Average monthly engaged is significantly lower and focuses on users that either saved or clicked pins in your profile. These are pins that you’ve pinned or repinned to your account.
Again, this data is not the most important for your business.
Activity from your website
This is where you want to look when you’re looking at your Pinterest analytics. This section focuses solely on information from your website and all of the pins from your website.
Hint: This section of Pinterest analytics is only available if you’ve claimed your website on Pinterest. If you need help doing this, you can check out my post Get Your Pinterest Account Open for Business.
Just like your Pinterest profile analytics, this section shows impression, saves, and clicks, but ONLY for pins from your website. You can customize dates to check data. Underneath the graph, you can see the images of the pins with top impressions (or saves or clicks).
You’ll notice in this section that there are other things you can click across the top. The analytics show you how many original pins other people are pinning from your website. This activity shows up in the Activity section of your Pinterest profile. The All-time section shows pins that have the most saves, pins that show up the highest in search, and power pins. Power pins show your pins that have the most saves and clicks.
Hint: You can use power pins to see what style of pins perform well. You can use these pin designs as templates for your future pins and/or consider the topic for future content on your website.
What Can You Learn From Audience Insights?
Pinterest recently added a section to Pinterest analytics that gives you information about your audience. If you click on Audience Insights, you’ll be taken to a screen that looks like this:
Within Audience Insights, you can analyze what categories people search and pin from, what specific interest they have within the specific categories, the age of the audience, the gender of the audience, the location of the audience, and how they view Pinterest (iPhone, Android, web, etc.).
The nicest thing about these insights is you can narrow down the information to your engaged audience, your total audience, or look at the Pinterest as a whole. You can also compare your engaged audience to either your total audience or Pinterest audience. This can help you identify and market to your specific audience.
Hint: You can use information from Audience Insights to help develop a customer avatar for your business and Pinterest profile. You can also use the categories and interests for ideas for future content on your blog.
Where Else Can You Find Information on Pinterest Analytics?
There are other places to find more useful information on your Pinterest analytics. Both Tailwind Insights and Google Analytics are especially helpful in understanding what is happening in your Pinterest analytics.
If you use Tailwind Insights, you can look at the success of specific pins in the Pin Inspector and how often they are repinned on Pinterest. You can also check out how well your various boards perform and what kind of virality and engagement they receive. This is especially helpful to see if your group boards are worth the effort. If they aren’t performing well, it might be a good idea to leave the board. Tailwind also lets you see what activity your website is experiencing and even visits to your website, if you link Google Analytics.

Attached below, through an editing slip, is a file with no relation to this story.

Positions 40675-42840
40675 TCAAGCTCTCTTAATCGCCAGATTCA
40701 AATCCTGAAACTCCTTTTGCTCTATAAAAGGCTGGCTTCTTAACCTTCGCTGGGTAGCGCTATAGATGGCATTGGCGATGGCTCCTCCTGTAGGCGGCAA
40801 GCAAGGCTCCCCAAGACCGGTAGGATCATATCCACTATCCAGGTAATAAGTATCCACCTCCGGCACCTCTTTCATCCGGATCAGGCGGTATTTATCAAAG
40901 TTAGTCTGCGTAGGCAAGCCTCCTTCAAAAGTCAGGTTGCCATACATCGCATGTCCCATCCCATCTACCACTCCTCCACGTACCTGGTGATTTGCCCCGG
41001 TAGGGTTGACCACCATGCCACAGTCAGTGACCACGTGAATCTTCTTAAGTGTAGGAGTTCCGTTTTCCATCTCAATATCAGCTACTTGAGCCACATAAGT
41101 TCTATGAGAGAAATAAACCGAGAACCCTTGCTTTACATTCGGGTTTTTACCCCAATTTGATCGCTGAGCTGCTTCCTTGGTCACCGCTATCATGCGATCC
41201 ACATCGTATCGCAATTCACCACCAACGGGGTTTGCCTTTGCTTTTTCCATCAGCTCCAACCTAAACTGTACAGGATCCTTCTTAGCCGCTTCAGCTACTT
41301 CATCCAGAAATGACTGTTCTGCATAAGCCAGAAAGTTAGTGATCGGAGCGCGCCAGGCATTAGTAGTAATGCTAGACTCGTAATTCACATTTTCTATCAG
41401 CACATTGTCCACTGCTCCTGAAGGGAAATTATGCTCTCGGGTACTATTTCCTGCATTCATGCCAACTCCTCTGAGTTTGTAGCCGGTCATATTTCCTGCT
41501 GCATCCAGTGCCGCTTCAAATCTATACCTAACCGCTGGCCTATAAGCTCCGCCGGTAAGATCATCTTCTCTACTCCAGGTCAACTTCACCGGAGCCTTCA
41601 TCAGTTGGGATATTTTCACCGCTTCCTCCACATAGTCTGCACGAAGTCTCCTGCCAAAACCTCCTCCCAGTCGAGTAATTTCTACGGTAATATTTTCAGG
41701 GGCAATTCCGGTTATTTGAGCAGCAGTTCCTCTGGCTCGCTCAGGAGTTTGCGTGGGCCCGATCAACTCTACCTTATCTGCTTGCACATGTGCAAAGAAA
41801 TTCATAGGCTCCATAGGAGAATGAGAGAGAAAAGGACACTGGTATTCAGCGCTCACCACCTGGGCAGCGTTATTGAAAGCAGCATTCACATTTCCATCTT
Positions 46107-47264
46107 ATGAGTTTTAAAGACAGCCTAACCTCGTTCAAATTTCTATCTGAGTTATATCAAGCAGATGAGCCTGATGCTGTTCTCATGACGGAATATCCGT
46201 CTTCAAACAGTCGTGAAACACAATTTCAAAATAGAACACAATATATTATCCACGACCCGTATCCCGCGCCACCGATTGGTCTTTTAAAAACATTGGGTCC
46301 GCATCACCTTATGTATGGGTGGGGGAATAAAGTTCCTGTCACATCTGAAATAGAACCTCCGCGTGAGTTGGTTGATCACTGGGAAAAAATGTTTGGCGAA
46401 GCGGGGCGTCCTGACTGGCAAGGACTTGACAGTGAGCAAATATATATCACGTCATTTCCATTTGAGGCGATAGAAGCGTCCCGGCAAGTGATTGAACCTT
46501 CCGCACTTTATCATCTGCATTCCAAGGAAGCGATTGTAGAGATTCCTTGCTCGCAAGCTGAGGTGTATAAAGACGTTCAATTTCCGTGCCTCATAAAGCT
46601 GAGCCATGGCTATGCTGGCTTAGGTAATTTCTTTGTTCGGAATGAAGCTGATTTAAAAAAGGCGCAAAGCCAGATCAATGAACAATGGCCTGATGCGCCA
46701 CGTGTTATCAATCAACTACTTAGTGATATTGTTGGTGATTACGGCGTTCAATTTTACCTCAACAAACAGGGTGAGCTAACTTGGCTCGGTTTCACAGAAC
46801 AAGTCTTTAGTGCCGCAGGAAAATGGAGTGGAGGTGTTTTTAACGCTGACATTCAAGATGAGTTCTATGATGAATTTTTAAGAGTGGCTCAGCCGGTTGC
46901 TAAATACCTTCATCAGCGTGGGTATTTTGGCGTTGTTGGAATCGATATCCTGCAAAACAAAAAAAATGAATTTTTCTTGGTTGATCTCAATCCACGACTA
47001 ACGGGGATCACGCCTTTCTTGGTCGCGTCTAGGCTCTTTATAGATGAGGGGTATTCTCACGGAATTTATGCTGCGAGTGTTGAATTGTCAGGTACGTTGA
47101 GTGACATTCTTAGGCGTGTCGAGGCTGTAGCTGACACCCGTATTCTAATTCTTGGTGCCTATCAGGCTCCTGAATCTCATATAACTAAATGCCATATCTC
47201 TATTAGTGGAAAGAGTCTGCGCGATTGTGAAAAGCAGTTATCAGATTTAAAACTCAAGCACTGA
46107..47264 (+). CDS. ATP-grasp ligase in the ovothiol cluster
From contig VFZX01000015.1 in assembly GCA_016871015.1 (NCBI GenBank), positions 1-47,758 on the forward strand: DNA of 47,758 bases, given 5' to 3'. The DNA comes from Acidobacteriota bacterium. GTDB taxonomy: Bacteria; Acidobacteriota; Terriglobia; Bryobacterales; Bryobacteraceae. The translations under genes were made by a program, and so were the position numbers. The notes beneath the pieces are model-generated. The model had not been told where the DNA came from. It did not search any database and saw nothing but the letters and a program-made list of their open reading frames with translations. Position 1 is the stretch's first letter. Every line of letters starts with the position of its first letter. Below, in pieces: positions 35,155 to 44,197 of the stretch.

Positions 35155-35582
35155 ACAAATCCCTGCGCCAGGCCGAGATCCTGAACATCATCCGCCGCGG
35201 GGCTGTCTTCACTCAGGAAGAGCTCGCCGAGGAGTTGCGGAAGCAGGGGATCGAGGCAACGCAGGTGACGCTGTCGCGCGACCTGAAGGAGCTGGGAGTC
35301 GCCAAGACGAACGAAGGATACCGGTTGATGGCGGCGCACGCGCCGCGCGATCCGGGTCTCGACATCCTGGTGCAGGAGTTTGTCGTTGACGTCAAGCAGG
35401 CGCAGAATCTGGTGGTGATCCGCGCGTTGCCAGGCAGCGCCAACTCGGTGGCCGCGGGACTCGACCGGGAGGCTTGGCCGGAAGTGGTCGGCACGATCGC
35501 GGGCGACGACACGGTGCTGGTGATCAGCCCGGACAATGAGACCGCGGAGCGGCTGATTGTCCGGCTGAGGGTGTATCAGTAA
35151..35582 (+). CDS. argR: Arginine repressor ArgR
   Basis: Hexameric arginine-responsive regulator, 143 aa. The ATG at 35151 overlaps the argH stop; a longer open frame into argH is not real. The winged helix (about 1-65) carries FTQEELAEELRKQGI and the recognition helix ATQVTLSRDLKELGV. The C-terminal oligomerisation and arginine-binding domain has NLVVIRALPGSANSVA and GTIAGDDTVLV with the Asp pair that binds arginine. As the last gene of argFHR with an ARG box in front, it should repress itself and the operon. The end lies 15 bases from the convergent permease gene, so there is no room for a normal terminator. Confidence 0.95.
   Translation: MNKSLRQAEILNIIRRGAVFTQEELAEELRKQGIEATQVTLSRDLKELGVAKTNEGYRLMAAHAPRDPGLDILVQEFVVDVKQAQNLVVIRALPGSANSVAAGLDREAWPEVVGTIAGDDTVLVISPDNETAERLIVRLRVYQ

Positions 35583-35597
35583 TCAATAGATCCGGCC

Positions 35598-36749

Hint: Tailwind only shows data for the past 30 days, unless you have an Enterprise plan. These plans are quite expensive, so you probably will only need it unless you have an agency.
Tailwind Tribes let you see how the pins you share within the tribes perform. You are able to see how many times your pin is shared, who is sharing, the number of repins that your pin receives, and the number of impressions your pin gets. This information is helpful is recognizing if the tribe is helping to grow your Pinterest visibility and your business.
The best place to look at your Pinterest analytics is in Google Analytics. These analytics let you know if your content is engaging to your audience and converting. Google Analytics shows you what amount of your traffic comes from Pinterest, what pages people are landing on, how long they’re spending on your website, when people are visiting, where they’re visiting from, and even what devices they’re using to access the website. You can also see if they are visiting multiple pages within your site and whether they are buying from you or opting in to your email list.
You can use information from Google Analytics to help you develop your buyer avatar, identify posts or products to promote, figure out when is the best time to post to your blog, and see what content and topics perform the best on your site. It can also be helpful to figure out what keywords and referral avenues are working to grow your business.
Hint: If you want to dive even deeper into your Pinterest analytics within Google Analytics, you need to get the Pinterest dashboard from Kristie Hill! This dashboard gives you the specific details about the Pinterest pins that drive traffic to your site.
What If You Need More Help With Pinterest Analytics?
This post is a great start to understanding Pinterest analytics and what they can tell you, but it can be overwhelming. Not everyone is as fascinated by analytics as I am!
If you are feeling lost or confused by all of this information, I would love to help you out. You can head over to my Work with Me! page and schedule a free consultation. I would be happy to answer any questions you might have on Pinterest analytics.
I also offer Pinterest management services if you would prefer to have someone else handle your Pinterest profile for you. You can check out all of the services I offer on my Services We Offer page.
That’s it for today! I would love to hear what your Pinterest analytics are telling you, so please share one thing you discovered in your analytics on the May Virtual Assists’ Facebook page. I can’t wait to see what you learned!
Until next time,